To Stop Gun Violence, We Need to Remember We Can Regulate Corporate Speech and Advertising

There's a big difference between the free speech rights of individuals under the First Amendment and socially destructive marketing by corporations of products that kill.

Lucy Nicholson/Reuters

The Obama Administration's gun-control agenda is unlikely to prevail unless it's accompanied by a wrenching national struggle on two fronts: re-thinking the "well regulated" part of the Second Amendment, and curbing paid corporate gun glorification that undermines "free" speech under the First Amendment. As the president said in his inaugural address, we must re-impose rules of fair play on markets.

National Rifle Association vice-president Wayne LaPierre was right to charge that violent video-games such as Doom and Call of Duty seed social storms of fear and mistrust with gladiatorial spectacles that have been virtual instruction manuals for mass shooters in Colorado, Connecticut and Norway, who were inveterate players of those games.

But LaPierre didn't note that game producers had "a mutually beneficial marketing relationship" with the very gun manufacturers that support his own NRA. As the New York Times reported, the games' pictures of real guns come with embedded links to sales sites. Commercial speech like that can be regulated without violating the First Amendment.

Most of these games' content isn't free "speech" at all. Only the Supreme Court's confusion of free speech with anything that profit-driven corporations pay anyone to say or depict makes it seem otherwise. Regulating some games' marketing -- or even content -- would not suppress speech that a republic should protect.

The problem isn't that the profit-driven, legally constrained corporations driving violent entertainment are malevolent; it's that they're civically mindless. They're inherently incapable of free speech because the positions they take are just the result of fiduciaries -- directors, managers and public relations officers -- attempting to maximize stock value without regard to their own values, or anyone else's. Advances in manipulative advertising and a narrow focus on profit have made them runaway engines that can't be persuaded by rational or moral appeals to stop inciting exaggerated fears of armed home invasion, government takeovers, or fantasies of victory by gunplay. So long as the law and stock market demand they pursue profit, and selling guns and vengeance remains profitable, they'll keep doing it.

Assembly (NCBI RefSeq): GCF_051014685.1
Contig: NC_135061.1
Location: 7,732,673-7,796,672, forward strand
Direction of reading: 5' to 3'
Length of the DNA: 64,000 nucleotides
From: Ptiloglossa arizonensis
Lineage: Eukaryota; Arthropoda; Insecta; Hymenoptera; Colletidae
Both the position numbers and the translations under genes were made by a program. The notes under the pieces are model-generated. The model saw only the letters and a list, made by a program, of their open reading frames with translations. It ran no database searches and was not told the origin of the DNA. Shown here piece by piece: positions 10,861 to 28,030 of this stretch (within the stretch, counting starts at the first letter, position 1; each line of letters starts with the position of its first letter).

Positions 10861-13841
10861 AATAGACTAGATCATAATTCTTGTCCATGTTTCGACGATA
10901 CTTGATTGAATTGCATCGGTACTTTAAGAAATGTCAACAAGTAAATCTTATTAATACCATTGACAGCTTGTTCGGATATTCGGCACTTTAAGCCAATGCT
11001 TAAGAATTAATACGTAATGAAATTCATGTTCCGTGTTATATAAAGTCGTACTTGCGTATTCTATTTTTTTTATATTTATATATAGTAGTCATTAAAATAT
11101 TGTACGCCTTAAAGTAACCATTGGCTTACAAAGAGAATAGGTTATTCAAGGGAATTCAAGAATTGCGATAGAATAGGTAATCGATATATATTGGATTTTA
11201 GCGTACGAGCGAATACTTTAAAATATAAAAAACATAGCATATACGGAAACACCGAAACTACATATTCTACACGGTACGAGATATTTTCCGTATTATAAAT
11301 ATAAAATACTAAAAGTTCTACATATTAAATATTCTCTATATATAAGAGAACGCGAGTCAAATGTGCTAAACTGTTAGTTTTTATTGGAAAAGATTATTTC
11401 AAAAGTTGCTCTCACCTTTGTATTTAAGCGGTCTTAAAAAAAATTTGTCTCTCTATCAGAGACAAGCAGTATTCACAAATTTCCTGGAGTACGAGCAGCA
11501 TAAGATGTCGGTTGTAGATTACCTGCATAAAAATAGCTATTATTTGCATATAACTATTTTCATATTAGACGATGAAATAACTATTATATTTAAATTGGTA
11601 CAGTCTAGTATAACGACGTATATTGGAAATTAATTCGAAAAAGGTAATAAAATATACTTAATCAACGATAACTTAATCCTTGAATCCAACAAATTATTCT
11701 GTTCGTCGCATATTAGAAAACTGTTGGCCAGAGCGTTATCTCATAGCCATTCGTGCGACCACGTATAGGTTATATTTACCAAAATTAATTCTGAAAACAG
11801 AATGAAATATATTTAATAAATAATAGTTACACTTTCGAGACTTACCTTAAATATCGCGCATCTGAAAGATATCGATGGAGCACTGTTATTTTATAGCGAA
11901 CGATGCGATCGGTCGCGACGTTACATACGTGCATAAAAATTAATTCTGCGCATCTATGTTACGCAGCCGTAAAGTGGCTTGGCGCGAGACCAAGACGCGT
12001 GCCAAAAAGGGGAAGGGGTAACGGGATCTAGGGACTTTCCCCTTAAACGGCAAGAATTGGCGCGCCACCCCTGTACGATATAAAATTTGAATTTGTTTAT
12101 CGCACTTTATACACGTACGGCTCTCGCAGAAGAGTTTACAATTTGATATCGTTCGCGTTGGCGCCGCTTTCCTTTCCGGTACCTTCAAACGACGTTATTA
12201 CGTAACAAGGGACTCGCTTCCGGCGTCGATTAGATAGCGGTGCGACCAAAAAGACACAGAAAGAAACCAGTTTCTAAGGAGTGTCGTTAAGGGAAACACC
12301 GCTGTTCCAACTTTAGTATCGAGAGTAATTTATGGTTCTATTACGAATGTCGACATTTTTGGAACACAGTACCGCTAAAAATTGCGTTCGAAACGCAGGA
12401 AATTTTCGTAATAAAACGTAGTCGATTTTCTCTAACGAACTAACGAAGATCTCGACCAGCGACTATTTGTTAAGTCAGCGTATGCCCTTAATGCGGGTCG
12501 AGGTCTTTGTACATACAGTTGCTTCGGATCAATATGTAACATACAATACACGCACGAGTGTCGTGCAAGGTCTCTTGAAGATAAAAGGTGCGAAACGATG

The danger we're facing isn't majoritarian censorship of noisy argument, transgressive art, or survivalists' politics. It's law promoting profiteers' own "sensor-ship," if you will -- their ever-more intrusive, intimate shaping of how people, especially of the immature and impressionable, view the world.

Rational and robust debate about the effects of gun violence is forced to compete with an eerily silent, algorithmically driven, massively funded effort to titillate and intimidate audiences -- bypassing our brains and hearts on its way to our lower viscera and wallets.

To fight the culture of death, we need a two-front war: against gun madness, surely, but also against mindlessly destructive marketing by corporations.

Only a few people take such messages literally, but the relentless depiction of "bad guys" who must be killed undermine hopes, along with republican politics. Lonely mass murderers may actually be attuned more acutely to these undercurrents than those who insist they don't matter.

We have every right to stop uses of corporate money that impair the public good, just as we can break up monopolies, require firms to pay for the pollution they cause, and stop misleading advertising.

Nothing obligates us to let the minions of marketing manipulate our deliberations using "other people's money," as Justice Louis Brandeis put it in referring to corporate abuses of politics. We can change corporate law -- without interfering with any actual citizen's speech -- to prevent customers' and investors' money from overwhelming democratic give and take by using it to pay for political and other messages driven only by the firms' bottom lines, without regard to other priorities that citizens might share.

Presented by

Jim Sleeper and Daniel J.H. Greenwood

Jim Sleeper, a lecturer in Political Science at Yale, is a former New York Daily News columnist and the author of The Closest of Strangers. Daniel J.H. Greenwood, professor of law at Hofstra, writes on corporate governance and coauthored a brief in the Citizens United case.

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